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Father, have I sinned? Karol wondered, for at least the hundredth time tonight. If it was a sin to listen at the kral's door, was it compounding the sin to speak those secrets? Surely not. Not if it saved a life. I will confess it tomorrow. 

The boy ran as fast as he could through the halls ending in a breathless mess outside Svatopluk's rooms. One knock on the door. Two. A dishevelled woman answered, impatience in her sharp tone. "What is it?" 

"I need to speak with with Svatopluk. Please." Karol leaned against the frame, putting his foot in the jamb in case she tried to close it.

"He's sleeping." She tried to shut the door and pushed only harder when it got stuck on the boy's shoe.

"It's important," Karol insisted. "Please. You have to listen!" He tried not to raise his voice, but up it went anyhow, cracking at the end. 

The woman opened the door and glared at him. "Speak to him tomorrow at the feast. That is soon enough."

"It won't be. At the feast I'll be speaking to his ghost," Karol told her, clearing his throat.

"Let him in, laska" Svatopluk ordered from behind the angry woman. She transformed at his voice, all smiles as she nodded to the kral's nephew.

At least she opened the door, Karol thought, stepping inside. The room stank of wine and wood smoke, and a thick musky odor the boy could not place. "Thank you," he said, trying not to wrinkle his nose. 

"So what is this desperate message, boy?" Svatopluk gestured impatiently for Karol to speak.

Forgive me, Father, the boy thought. "I heard the kral - I heard Rastislav," Karol swallowed, the words stuck in his throat.

"Speak or get out," Svatopluk yawned, already bored with this unexpected audience.

"Kral Rastislav plans to strangle you at the feast tomorrow. They will block the entrance and when you are drunk the kral's men will choke you to death and - and send your body to Carloman." The words tumbled out one after another in a torrent, but Karol immediately felt better for unburdening this terrible secret. He did not know why the kral wanted to kill his nephew, but he couldn't just stay silent and watch this man die.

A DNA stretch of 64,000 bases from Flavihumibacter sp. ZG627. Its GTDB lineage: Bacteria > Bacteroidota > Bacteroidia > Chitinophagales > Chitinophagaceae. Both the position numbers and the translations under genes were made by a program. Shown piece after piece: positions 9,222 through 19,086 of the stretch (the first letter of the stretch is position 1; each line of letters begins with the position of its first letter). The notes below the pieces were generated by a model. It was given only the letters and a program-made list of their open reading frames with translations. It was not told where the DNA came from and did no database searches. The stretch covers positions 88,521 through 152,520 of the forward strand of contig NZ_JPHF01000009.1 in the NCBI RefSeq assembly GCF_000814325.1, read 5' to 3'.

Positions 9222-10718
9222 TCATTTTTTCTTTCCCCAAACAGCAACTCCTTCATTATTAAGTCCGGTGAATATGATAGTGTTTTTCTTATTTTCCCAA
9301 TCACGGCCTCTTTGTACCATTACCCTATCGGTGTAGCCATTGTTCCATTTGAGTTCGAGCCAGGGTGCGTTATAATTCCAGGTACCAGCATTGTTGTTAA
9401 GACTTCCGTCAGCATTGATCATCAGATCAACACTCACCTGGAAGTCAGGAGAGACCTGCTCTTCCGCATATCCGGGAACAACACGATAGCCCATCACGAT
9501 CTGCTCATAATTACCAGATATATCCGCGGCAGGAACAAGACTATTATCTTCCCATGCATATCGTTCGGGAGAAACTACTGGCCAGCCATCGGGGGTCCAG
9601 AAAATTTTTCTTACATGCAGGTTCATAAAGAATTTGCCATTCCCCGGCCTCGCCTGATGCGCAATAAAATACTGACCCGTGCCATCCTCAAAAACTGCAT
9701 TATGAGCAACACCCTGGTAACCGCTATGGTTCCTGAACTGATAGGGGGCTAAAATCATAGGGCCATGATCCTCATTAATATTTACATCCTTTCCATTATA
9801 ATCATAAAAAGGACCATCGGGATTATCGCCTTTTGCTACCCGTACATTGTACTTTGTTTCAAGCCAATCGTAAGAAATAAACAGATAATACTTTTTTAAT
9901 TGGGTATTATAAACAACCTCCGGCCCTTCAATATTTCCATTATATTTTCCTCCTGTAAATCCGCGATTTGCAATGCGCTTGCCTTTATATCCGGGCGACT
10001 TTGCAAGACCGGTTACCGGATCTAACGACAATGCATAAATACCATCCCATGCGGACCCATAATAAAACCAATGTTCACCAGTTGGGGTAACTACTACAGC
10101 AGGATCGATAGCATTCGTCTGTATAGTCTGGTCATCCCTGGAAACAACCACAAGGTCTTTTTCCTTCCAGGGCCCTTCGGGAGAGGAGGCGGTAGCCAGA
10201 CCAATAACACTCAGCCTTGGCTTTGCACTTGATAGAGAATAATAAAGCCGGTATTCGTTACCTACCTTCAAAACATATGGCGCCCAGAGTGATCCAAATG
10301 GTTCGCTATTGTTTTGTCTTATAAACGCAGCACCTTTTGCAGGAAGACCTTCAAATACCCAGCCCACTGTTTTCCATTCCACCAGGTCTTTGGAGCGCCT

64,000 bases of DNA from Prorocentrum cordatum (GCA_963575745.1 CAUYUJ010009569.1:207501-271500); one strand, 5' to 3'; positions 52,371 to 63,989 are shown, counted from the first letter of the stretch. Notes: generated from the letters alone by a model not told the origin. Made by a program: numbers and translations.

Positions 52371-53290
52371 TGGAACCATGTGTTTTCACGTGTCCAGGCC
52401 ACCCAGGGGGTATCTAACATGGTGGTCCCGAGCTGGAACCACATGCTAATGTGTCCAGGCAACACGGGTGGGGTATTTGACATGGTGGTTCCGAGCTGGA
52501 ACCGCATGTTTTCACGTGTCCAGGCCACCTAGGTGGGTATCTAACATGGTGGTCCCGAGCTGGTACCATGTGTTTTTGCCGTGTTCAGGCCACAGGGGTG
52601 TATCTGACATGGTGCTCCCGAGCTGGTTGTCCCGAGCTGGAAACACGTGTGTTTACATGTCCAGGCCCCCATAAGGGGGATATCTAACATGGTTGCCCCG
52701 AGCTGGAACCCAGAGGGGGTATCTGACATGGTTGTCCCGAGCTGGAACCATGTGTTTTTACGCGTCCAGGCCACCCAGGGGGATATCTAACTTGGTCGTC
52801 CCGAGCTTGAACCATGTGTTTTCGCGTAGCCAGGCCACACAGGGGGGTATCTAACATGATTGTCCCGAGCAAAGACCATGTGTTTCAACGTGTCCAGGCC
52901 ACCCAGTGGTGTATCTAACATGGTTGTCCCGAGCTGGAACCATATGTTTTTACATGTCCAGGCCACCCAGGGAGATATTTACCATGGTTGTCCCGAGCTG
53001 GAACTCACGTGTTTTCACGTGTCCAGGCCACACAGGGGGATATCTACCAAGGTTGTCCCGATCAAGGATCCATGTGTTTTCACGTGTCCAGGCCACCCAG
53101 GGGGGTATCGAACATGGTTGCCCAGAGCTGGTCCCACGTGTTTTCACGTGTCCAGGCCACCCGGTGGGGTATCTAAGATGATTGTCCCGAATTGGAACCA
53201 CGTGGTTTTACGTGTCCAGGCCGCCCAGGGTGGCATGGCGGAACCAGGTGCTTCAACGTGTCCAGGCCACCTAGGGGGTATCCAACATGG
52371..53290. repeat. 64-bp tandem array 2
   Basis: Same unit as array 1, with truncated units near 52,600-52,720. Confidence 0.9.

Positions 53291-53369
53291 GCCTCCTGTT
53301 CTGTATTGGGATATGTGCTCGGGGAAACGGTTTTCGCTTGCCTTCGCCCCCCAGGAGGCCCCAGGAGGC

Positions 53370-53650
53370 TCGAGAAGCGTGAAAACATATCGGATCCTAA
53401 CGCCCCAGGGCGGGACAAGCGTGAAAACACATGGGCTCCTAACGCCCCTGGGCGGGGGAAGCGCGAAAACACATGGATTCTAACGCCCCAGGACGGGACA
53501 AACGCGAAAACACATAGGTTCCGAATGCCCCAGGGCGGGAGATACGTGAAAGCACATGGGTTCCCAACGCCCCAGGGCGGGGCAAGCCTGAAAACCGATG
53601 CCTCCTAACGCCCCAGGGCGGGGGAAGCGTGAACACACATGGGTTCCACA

The woman gasped and rushed to Svatopluk's side. "You can't let him do this!"

He pushed the woman away and stood. "I think, perhaps, I will have to disappoint my uncle. I have plans to go hawking on the day of his feast. You will deliver my apologies to Rastislav tomorrow when he wakes. No need to rush." The kral's nephew seemed calm, almost as if he expected this.

Karol nodded and went to his knees. He was afraid to bear any message to the kral, but he could not say no. Svatopluk sent him away with a pat on his head and a promise that his loyalty would not go unrewarded. I hope this is the right thing to do, the boy thought, wishing for certainty above any reward. 

The next morning was bright and cold, and the fortress was bustling with feast day preparations. Already, servants were gossiping in groups of twos and threes. "All his nephew's men went hawking today and Svatopluk too," one said. "How rude to leave on a day of celebration," an old woman hanging linens complained. "Should I make fewer loaves with so many guests missing," a baker's boy asked.  

Karol was worried about none of these things. He woke with only one thought, I will confess as soon as I deliver the message to Rastislav. He waited by the kral's chambers for hours and as time slid past, he began to feel more and more guilty. I should have confessed first, the boy thought, and fiddled at the cross he kept always in his pocket. Could you confess a sin when you were committing it or did you have to wait til it was done? Father Jaroslav would know. The Father would know if this was a sin at all.